This story is part of our June 2020 cover story, a series of articles profiling internationals who have made – or are making – an impact in China. To read more fascinating profiles from this series, click here.
Harry Harding’s China story is a testament to taking advantage of the opportunities presented to you. Born in Queensland, Australia, Harding (known by most as Hazza) was first introduced to China after bypassing a program to hike in the Australian bush in order to go on a school trip to Beijing.
“Hiking in the bush or hiking on the Great Wall, which one are you going to choose?” he says, recalling that early experience from his Guangzhou apartment. However, the capital city tour didn’t necessarily spark his interest in the country north of the Down Under. No, that moment occurred after Harding discovered a Jay Chou album.
Without the Chinese skills to understand Chou’s beloved ballads, Harding managed to substitute his math courses for Chinese in Year 11, which led to a major in Applied Linguistics and dual minor in Mandarin and Korean at Griffith University.
By this time, Harding had started creating videos singing Chinese cover songs and sharing them on Chinese social media sites. “When I was in Australia, one of my videos went viral and it made the news. It received millions of hits online. Even Chinese people in Australia would come up to me and say, ‘Are you that guy that sings Chinese songs?’” Harding recalls with a chuckle.
Eventually, his cover song viral hits led him back to China in early 2011, with a woman contacting Harding about potential opportunities in the capital city.
After the airline lost his luggage when he arrived in Beijing during the dead of winter, he decided to travel to ‘warmer’ pastures and ended up in Guangzhou. From there, he would go on to meet someone from GRT (formerly called GDTV) and start a new career in Chinese radio and television.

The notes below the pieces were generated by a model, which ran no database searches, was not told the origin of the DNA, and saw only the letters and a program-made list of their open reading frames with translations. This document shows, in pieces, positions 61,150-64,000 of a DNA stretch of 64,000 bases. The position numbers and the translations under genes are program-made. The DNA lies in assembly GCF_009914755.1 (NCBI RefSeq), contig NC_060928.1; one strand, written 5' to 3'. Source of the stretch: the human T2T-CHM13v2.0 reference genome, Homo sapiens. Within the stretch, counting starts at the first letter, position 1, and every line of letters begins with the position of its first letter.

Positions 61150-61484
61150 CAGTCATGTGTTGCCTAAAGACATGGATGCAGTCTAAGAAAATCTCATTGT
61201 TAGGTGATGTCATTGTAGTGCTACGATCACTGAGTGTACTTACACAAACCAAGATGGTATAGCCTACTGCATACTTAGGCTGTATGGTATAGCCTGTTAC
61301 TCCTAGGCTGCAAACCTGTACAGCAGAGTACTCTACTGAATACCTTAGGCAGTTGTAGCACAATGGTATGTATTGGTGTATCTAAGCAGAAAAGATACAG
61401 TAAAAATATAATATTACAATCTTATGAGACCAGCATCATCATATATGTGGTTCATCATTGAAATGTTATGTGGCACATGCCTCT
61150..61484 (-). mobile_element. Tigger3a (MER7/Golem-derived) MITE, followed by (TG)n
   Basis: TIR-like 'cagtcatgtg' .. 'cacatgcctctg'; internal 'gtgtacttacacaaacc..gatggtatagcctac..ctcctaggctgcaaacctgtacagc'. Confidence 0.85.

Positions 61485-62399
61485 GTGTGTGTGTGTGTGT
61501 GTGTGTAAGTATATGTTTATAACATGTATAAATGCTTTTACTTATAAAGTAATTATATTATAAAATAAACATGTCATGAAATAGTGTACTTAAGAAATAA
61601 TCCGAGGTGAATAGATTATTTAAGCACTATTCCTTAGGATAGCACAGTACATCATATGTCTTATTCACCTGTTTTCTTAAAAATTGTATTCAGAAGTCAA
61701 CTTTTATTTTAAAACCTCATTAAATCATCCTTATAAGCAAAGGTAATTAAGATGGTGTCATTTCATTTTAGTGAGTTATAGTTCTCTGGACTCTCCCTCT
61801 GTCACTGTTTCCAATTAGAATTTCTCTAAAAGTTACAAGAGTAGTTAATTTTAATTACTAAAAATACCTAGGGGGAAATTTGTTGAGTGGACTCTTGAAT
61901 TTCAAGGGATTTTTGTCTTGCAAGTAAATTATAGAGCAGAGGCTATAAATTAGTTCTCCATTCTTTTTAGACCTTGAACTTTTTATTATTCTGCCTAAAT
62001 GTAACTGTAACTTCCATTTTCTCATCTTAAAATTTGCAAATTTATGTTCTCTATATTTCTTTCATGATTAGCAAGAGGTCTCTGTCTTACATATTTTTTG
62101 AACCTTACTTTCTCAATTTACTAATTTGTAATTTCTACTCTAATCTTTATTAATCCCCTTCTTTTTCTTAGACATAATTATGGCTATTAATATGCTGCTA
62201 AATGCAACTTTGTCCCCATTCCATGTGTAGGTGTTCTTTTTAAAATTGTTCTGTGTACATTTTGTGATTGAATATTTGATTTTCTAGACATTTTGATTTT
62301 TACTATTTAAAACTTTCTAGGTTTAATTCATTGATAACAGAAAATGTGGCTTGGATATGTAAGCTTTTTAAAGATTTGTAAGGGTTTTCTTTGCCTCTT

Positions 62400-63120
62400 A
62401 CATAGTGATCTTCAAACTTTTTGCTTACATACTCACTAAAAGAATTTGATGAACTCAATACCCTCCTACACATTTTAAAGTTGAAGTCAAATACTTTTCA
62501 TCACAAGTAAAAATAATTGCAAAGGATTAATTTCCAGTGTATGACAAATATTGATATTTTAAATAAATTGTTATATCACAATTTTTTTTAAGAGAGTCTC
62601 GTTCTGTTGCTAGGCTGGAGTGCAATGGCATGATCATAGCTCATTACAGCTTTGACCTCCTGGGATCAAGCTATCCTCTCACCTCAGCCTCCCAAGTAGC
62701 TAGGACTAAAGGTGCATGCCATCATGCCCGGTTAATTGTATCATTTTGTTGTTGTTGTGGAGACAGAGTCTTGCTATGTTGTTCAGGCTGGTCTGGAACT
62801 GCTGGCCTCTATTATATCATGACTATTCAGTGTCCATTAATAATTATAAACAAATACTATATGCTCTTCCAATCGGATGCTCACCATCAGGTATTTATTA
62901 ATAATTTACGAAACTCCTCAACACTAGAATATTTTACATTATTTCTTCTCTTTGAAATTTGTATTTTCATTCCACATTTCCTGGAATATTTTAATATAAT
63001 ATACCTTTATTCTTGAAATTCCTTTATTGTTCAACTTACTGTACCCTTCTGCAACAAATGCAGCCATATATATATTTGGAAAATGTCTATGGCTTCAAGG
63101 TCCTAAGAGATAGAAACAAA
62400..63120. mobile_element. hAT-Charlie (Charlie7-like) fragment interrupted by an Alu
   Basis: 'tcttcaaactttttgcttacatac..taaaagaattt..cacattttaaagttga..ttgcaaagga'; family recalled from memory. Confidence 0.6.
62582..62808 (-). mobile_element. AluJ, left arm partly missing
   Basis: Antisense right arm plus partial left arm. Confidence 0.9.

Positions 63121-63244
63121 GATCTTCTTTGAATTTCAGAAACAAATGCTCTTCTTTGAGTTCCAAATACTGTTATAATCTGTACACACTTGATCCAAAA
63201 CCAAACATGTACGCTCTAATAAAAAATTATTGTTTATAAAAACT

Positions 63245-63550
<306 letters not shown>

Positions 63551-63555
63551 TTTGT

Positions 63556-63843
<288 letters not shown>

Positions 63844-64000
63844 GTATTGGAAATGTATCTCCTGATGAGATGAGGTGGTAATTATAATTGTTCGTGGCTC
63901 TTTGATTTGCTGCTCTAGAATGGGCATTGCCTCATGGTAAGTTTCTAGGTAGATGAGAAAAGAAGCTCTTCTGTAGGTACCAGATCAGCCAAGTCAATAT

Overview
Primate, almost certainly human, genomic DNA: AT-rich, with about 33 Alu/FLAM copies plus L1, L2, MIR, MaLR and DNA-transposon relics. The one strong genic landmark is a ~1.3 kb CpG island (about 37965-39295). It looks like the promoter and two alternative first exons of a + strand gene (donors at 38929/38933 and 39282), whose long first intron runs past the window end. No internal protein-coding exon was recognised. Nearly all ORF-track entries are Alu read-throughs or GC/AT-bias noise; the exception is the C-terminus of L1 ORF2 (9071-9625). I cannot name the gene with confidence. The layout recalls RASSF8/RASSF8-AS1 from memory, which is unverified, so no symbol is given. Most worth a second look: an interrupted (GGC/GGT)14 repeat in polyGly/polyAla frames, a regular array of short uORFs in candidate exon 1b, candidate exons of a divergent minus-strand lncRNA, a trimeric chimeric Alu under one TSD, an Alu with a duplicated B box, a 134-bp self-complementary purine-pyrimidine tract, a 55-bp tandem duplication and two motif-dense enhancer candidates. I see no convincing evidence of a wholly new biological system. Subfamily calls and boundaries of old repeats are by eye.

Harding has, for the most part, worked as a TV presenter and radio host for GRT throughout his career. “I feel like here, in China, it’s not every day you would turn on the TV and see an Australian,” Harding tells us, while pointing out that there are a lot of misunderstandings between Australians and Chinese people. As the chapter president of the Australia China Young Professionals Initiative in Guangzhou, Harding has the ability to help others learn and appreciate both worlds by organizing meetups. “It’s about connecting the community,” he says. His work in Chinese media has been exemplary, having received the China News Award in 2017 for a program looking at how technology made in Guangdong province was being applied in Australia. Viewed as one of the most prestigious journalism awards in the PRC, Harding is the first Australian to receive the honor. In addition to news reporting, he has put in time on various talk shows, including China Chats and FaceTime, as well as a program called Little Ma Big Ha which goes in-depth on cultural differences between China and the West.
While highly regarded for his work in media, Harding’s entertainment career has been equally impressive. He was named the ‘Most Popular Internet Celebrity’ in 2011 by video-sharing platform 56.com for his masterful covers of Jay Chou classics. Having graduated from covering Chinese songs, Harding released several of his own singles, including debut song ‘Let Go,’ which hit number one on the Guangzhou New Music Charts. When looking back at some defining life-changing moments, Harding shares two that stand out. “I was a supporting act at a concert with JJ Lin in Guangzhou, with an audience of 60,000 people,” he says, mentioning that he later got to meet JJ Lin and G.E.M. “That was like a life-changing moment because I’ve always had stage fright and I got over it on that night.”
The other moment he references is saying yes to that first job at the TV station in Guangzhou. “There were still so many unanswered questions at the time, but if I said no then my life would have gone in a totally different direction.”
Throughout his career in China, Harding has been able to have a positive impact within the Chinese and international communities. As for advice he’d give nonnationals living in the Middle Kingdom, he says to go with the flow: “If every time you come up against a challenge and treat it like it’s the end of the world, you’re going to have such a depressing time. There are 1.4 billion people here and they all manage, so why can’t you?” Harding expresses, “You can’t change other people, the only thing you can change is your input in those interactions. Honestly, there are no other ways you can go about living in China.”
To read more fascinating profiles from this series, click here.
[Images provided by Hazza Harding]